Update (8:33PM PT): It appears Legere walked back comments he made about the Electronic Frontier Foundation earlier today

He also did a Periscope session later on where he said he would like to meet with the EFF.

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FCC commissioner poses with T-Mobile lobbist at CES amid calls for investigation into ‘BingeOn’ and net neutrality practices

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Earlier today T-Mobile’s CEO John Legere tweeted a photo of FCC commissioner Jessica Rosenworcel wearing a magenta jacket posing with T-Mobile’s chief lobbyist Kathleen Ham who was also wearing a magenta Jacket which is T-Mobile’s trademarked color.

Interesting enough a federal judge recently ruled in T-Mobile favor and against AT&T and ordered the telecom giant stop using the color magenta or better yet Pantone 676C over fears that it might cause consumers to confuse the two companies.

So, was this just an unfortunate coincidence or a show of solidarity on the FCC commissioner’s part?

At this point so much is unknown but it does bring into question why the CEO of T-Mobile would find it necessary to tweet a photo of his chief lobbyist posing with a FCC commissioner on the heels of the Electronic Frontier Foundation (EFF) ‘blasting’ the company over its practices with ‘Binge-On’ and calling for an FCC investigation over possible violations of the agency’s recent net neutrality rulings.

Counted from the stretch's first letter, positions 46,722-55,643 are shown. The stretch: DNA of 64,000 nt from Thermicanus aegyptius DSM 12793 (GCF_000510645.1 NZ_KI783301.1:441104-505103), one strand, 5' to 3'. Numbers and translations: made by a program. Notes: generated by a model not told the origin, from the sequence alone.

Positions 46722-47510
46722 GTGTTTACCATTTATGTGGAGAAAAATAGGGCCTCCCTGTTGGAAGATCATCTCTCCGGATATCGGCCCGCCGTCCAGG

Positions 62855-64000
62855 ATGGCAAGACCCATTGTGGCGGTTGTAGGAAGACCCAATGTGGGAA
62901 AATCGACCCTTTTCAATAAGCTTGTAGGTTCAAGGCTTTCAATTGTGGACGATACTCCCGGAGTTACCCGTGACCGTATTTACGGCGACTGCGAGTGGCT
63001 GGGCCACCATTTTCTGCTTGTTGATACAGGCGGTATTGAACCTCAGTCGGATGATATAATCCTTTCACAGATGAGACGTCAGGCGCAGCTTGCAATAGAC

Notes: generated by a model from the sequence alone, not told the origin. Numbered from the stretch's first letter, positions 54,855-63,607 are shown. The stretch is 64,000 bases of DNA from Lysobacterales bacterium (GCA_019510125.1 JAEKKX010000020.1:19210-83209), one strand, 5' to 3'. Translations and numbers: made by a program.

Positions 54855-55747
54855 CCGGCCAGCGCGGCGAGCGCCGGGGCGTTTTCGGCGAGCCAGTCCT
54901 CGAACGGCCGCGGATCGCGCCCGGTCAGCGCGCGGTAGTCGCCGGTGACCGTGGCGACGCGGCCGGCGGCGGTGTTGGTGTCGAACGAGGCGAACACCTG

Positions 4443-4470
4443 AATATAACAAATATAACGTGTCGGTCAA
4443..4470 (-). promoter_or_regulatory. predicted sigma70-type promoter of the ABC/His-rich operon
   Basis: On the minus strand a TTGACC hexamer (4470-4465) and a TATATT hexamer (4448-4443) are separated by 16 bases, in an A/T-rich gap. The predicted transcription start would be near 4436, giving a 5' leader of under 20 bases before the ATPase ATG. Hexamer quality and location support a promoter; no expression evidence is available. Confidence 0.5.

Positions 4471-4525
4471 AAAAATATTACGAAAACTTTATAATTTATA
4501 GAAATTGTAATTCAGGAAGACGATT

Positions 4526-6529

(BBC) In tests, the EFF found video download speeds were slower when Binge On was enabled

 

The EFF isn’t the only group accusing the telecom giant of scrupulous business practices when it comes to BingeOn which T-Mobile claims its offering ‘unlimited’ bandwidth to users on Hulu, NetFlix, HBO, Ustream, ESPN and others.

Recently Google accused the T-Mobile of throttling it’s parent company YouTube’s videos and lowering their resolution, even though Google/YouTube doesn’t agreement with T-Mobile and is not included with the Binge On lineup.

In response, an unnamed T-Mobile rep told DSLReports that “Using the term ‘throttle’ is misleading,”, the rep went on to say that they are ‘optimizing’ videos for mobile devices.

“We aren’t slowing down YouTube or any other site. In fact, because video is optimized for mobile devices, streaming from these sites should be just as fast, if not faster than before. A better phrase is ‘mobile optimized’ or a less flattering ‘downgraded’ is also accurate.” — Unnamed T-Mobile Representative (DSLReports)

I did ask the CEO of T-Mobile and the FCC Commissioner via twitter to comment on our concerns about possible conflict of interest but so far they have not responded.

What remains to be seen is if T-Mobile is indeed violating the FCC’s net neutrality rules as articles by Consumerist, Slate and the BBC seem to suggest, if they will face any fines or other penalties from FCC.

Update (9:18PM): JohnLegere has since deleted his original tweet and re-posted it, we’ve updated the article to include the updated tweet.